A Remembrance of Melanie Woloz
Saturday, January 9th, 2021
PFLAG Los Angeles lost Melanie Woloz, a friend, a board member and a passionate activist for the LGBTQ community
By Mariette Sawchuk
Melanie began coming to PFLAG Los Angeles meetings in 2013 and became a member in 2014. She came not out of any concern for her gay son, but to support other parents in celebrating their LGBTQ children. When it was her turn to speak, she would say, with a twinkle in her eye, that her son was perfect, and being gay made him even more perfect. Her positivity was infectious and reminded other parents of their LGBTQ children’s gifts.
In 2016 she became a PFLAG Los Angeles Board member. Right from the beginning, Melanie was highly engaged and worked hard to understand our work and our challenges. Initially, she would call me up with a list of questions. I began to ration her to an hour because we could have talked all day. They were good questions, that showed her passion for our work, and helped me to think through our procedures. We continued to have conversations about things like social media, communications, and Models of Pride. I, personally, found her an excellent sounding board and a support in difficult decision making.
She was an amazingly inventive and energetic person. We began to profit from her creative ways of thinking almost immediately. She soon has us packaging our literature, pens, and buttons in shopping bags labeled with out brand to hand out at meetings and conferences. She herself used the labeled bags proudly, and often engaged other shoppers in positive conversations about the LGBTQ community. No task was too small for her. Our meeting room at Westwood Church was hard to find. Melanie replaced our crude arrows with colored, laminated signs, and came early to post them.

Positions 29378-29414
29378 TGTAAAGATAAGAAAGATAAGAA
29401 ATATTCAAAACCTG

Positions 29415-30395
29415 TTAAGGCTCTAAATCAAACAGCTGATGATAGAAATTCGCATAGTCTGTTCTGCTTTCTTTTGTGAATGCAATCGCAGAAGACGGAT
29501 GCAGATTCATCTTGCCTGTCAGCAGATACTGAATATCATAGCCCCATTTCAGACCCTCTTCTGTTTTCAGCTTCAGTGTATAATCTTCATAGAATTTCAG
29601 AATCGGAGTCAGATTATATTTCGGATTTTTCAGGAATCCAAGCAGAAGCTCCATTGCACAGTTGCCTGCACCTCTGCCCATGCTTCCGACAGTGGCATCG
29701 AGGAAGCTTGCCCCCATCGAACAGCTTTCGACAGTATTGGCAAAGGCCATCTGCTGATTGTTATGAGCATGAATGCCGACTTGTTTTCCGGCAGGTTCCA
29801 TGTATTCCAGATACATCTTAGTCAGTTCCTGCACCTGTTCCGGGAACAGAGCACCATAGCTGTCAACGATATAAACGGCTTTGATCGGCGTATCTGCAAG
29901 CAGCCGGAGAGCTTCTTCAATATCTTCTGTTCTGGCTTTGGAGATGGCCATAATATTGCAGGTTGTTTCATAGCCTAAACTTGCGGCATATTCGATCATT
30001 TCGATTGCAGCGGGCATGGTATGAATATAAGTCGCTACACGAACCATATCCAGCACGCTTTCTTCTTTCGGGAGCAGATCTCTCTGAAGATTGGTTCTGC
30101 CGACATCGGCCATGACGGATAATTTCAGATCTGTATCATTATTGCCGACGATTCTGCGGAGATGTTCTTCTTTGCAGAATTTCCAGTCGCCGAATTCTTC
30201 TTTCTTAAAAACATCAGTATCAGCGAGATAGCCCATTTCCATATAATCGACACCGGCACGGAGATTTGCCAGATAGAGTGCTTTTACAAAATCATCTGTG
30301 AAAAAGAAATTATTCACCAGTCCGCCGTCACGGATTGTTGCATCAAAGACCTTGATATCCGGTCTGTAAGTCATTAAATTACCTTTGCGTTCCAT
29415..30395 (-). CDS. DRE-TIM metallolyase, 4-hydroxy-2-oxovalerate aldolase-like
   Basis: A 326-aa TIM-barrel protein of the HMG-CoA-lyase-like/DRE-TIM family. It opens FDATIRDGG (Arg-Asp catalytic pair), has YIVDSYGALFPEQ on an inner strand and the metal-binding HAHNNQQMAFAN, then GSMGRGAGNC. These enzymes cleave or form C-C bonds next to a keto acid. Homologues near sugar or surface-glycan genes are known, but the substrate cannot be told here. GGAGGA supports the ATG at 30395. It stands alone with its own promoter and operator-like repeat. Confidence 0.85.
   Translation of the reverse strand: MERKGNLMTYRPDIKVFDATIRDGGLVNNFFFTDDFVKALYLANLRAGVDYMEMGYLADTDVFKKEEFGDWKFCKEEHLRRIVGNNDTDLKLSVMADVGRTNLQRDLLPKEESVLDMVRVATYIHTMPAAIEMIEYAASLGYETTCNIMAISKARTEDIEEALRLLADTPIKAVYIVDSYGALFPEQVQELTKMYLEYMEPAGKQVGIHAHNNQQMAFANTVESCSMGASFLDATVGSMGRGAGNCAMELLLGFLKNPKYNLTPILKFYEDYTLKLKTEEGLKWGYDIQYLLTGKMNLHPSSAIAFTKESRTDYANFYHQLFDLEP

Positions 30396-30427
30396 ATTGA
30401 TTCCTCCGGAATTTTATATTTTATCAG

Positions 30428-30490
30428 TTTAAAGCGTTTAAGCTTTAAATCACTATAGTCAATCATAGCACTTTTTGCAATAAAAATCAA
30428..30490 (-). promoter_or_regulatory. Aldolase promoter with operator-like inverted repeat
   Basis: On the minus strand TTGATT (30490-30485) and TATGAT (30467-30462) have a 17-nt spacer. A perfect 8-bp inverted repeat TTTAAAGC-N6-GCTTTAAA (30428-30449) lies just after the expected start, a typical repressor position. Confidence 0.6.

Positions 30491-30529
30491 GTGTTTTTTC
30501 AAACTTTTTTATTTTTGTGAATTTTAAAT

In 2018 Melanie became our Speakers Bureau Coordinator, managing our 30-40 engagements a year. It is a detailed job involving communicating with organizations who requested a panel, recruiting our volunteer speakers, and informing participants about meeting details. She also began sending reminders to speakers who were scheduled to speak at our monthly meetings, and following up with thank-you notes. With her formidable organizational skills, she handled it all superbly.
Her deep concern for LGBTQ youth led her to volunteer for our work at Models of Pride (MOP) sponsored by the LA LGBT Center. She became our liaison on the MOP Steering Committee, a job she held for three years until the pandemic. More than an organizer, she helped set up tables, hand out brochures, and talk to parents. She was there from early in the morning until we tiredly packed up our gear at the end of the night.
Melanie and her husband Mike opened their house for a wonderful party at which we introduced potential new board members to our work. Like everything Melanie did, it was elegantly planned and meticulously executed.
Clearly her passing is a major loss for the chapter, but also, personally for me and many other board members. Melanie was full of life and creativity, which she often expressed in her marvelous clothes. I enjoyed her wry sense of humor, her wonderful laugh, and her sharp mind. She became my friend, my ally, and close confidant. The last time we talked we were planning to start a communication subcommittee on Zoom—and speculating about when we could go to lunch. We will all feel her absence acutely.